Squid largely depend on their eyesight for hunting, which means clear waters tend to offer the best chances for a successful squid fishing venture. Locations with reef bottoms or broken ground add to the attraction. Your choice of lure, however, should be influenced by both the tide and the time of day.
On bright days with transparent waters, a lure featuring natural hues is often the best choice. Personally, I lean towards black and orange squid jigs in these circumstances. On darker, cloudier days or when the water appears muddy, a lure sporting bright colours like yellow, green or pink often proves more effective. Sounds straightforward? That’s because it really is.
The approach doesn’t need to be overly complicated. Given that squid primarily feed near the sea floor, your main aim should be to get your jig as near to the bottom as possible. How deep the water is where you plan to fish is an essential factor to consider.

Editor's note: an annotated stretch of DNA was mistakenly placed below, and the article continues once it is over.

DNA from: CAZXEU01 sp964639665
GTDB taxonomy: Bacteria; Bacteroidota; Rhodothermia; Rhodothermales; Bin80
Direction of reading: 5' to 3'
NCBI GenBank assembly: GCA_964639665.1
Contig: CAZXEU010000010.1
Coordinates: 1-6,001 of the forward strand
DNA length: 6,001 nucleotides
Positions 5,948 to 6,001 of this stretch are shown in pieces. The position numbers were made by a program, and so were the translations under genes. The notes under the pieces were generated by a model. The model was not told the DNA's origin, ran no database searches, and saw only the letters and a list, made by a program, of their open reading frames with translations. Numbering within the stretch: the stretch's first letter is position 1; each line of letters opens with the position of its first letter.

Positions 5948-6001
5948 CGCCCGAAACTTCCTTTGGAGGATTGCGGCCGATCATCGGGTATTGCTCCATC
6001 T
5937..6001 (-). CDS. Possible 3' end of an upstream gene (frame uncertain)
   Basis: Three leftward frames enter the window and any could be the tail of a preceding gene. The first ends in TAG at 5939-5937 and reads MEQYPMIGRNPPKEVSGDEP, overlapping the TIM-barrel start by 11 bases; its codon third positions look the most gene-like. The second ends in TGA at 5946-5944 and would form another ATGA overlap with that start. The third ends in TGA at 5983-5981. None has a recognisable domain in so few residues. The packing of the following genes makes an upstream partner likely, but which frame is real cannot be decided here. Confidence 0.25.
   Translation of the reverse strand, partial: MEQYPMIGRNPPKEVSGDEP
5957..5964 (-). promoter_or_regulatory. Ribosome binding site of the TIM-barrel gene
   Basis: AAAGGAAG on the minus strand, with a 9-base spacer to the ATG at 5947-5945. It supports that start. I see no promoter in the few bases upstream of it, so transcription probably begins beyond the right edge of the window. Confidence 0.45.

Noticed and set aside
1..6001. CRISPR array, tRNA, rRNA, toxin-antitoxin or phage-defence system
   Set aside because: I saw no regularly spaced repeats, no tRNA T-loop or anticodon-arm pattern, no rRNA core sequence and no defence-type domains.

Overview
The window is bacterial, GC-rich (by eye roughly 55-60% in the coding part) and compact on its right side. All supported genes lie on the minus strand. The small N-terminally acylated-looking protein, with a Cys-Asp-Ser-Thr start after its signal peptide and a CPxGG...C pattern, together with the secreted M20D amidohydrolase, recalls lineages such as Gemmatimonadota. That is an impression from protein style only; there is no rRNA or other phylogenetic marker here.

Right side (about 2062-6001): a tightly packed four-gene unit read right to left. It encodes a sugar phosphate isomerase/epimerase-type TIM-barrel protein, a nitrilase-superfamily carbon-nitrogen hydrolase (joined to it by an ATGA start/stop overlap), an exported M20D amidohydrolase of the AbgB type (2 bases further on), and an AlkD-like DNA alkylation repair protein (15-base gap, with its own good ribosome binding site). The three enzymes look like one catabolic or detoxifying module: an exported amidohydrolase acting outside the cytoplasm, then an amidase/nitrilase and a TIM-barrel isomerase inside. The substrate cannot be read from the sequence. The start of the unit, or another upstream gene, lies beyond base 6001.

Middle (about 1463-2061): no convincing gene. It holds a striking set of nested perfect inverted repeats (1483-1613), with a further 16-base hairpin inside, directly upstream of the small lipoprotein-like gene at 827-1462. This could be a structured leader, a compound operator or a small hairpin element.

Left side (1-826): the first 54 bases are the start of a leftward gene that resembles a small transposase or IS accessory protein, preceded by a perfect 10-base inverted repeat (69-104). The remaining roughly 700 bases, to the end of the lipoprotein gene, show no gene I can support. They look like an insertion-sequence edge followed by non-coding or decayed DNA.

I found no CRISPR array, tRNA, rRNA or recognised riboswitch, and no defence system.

Reedy's Rigs Fishing Tackle
There aren’t any definitive rules when it comes to selecting the right jig size. I’ve had the experience of catching large fish using small jigs, and the reverse has been true as well. Personally, I have a preference for smaller jigs around the 2.5 jig size. I’m of the belief that it’s the angler’s technique that truly matters – being able to make the jig dart near the sea floor and timing it right to be at the prime spots at the opportune moments.
For those wondering, an Egi jig is essentially a Japanese term for jigs – they are the same thing. While high-end fishing jigs from brands like Yo-Zuri, Yamashita, and Shimano Sephia can be highly effective, I’ve found that less expensive jigs can perform well but just dont last . As such,.
Generally, I lean towards reliable squid jigs from reputable brands like Shimano, and I’ve also found great success with jigs from Rui Jigs a brand well-known for their quality offerings.